Drug Classification & Information
Spironolactone is a weak diuretic classified as a potassium sparing diuretic causing water loss through the kidneys. It is never used as monotherapy for treatment of congestive heart failure (CHF) but often used in conjunction with other diuretics. Spironolactone decreases effects of a hormone called aldosterone which has negative effects on the heart muscle (such as fibrosis). Giving this medication with food may increase bioavailability.
Indications for Use
Spironolactone is indicated for the adjunctive therapy of CHF in animals (never alone). May be helpful to delay onset to CHF in animals with occult (pre-CHF) dilated cardiomyopathy. May be used in patients with abdominal fluid retention (ascites) not caused by cardiac disease. As it can increase potassium levels, may be used to improve potassium blood levels in animals receiving other diuretics and who are unable to take oral potassium supplements.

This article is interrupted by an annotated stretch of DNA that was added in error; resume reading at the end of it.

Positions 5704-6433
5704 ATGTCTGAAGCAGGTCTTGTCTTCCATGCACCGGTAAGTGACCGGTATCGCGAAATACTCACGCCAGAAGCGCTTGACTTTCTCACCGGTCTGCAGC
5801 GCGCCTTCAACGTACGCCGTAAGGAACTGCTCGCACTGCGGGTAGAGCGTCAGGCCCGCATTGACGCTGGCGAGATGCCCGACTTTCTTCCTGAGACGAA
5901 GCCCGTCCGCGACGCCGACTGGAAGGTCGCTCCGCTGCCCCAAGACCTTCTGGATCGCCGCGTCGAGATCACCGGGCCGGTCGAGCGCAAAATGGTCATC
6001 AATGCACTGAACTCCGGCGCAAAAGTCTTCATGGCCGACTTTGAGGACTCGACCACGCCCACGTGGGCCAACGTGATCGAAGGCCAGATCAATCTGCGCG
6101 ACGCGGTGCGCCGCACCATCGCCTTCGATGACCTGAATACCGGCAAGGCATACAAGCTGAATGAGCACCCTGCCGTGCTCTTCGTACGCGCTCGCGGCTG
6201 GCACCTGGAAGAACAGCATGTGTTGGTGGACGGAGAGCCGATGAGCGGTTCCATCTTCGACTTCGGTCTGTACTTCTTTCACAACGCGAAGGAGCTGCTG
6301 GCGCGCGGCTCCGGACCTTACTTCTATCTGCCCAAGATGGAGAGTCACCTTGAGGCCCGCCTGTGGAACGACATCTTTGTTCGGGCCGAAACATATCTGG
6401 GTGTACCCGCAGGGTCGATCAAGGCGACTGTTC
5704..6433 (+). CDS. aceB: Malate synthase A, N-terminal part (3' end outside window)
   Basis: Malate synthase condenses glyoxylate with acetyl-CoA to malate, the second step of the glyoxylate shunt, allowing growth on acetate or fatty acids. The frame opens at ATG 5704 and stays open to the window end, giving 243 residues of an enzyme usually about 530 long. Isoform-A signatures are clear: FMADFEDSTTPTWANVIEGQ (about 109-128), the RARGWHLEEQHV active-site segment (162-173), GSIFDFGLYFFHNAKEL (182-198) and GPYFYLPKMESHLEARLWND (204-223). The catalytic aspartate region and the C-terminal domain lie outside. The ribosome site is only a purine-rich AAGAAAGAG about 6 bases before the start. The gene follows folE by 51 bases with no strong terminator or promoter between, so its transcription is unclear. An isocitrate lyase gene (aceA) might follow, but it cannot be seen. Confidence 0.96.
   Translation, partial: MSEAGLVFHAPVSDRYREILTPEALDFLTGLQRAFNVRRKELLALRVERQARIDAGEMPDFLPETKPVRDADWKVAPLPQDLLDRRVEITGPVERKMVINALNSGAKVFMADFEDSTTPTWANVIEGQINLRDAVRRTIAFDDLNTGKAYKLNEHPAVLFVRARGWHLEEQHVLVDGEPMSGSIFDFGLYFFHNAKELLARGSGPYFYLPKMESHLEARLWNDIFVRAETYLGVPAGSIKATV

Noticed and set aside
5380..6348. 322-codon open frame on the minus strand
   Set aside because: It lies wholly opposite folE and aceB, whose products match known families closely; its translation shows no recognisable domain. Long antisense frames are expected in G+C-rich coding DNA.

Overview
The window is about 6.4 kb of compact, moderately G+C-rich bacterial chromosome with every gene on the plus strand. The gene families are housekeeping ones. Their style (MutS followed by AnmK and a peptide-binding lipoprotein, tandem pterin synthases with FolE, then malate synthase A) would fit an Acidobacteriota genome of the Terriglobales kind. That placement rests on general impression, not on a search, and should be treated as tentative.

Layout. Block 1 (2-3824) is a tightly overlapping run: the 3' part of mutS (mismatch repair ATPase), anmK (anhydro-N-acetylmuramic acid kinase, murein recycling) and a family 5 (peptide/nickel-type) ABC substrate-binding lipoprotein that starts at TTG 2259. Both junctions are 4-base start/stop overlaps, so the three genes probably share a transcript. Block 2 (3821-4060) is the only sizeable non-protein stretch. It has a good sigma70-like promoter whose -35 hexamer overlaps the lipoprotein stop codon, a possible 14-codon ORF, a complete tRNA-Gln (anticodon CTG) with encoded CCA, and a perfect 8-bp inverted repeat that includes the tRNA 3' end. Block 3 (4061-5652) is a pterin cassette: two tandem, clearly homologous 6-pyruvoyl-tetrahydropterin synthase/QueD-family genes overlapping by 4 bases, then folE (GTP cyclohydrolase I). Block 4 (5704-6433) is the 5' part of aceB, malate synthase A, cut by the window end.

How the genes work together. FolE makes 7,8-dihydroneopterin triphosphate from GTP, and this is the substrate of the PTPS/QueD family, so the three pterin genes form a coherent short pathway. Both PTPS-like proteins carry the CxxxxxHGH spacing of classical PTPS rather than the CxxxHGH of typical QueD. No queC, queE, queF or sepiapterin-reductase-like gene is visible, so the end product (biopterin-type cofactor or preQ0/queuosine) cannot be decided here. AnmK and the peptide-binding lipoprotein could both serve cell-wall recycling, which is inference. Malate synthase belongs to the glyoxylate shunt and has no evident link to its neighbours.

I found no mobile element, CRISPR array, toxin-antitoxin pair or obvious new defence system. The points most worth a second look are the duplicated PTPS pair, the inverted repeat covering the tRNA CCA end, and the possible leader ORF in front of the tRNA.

Potential Drug Interactions
Should be used with caution in patients with high potassium levels or those with Addison’s disease. Caution in patients with renal disease. Spironolactone may increase blood levels of digoxin. Caution when giving with oral potassium supplementation as may cause high potassium levels.
Drug Side Effects
Side effects are often mild and may include gastro-intestinal effects such as reduced appetite, vomiting. Mild risk for dehydration – fresh water should always be readily available.
Renal values (BUN, creatinine) and electrolytes should be monitored regularly when receiving this medication (1-2 weeks after any dose adjustment, then every 4-6 months).
Human: 25, 50, 100 mg tablets; Spironolactone/hydrochlorothiazide (Aldactazide): 25/25 mg, 50/50 mg tablets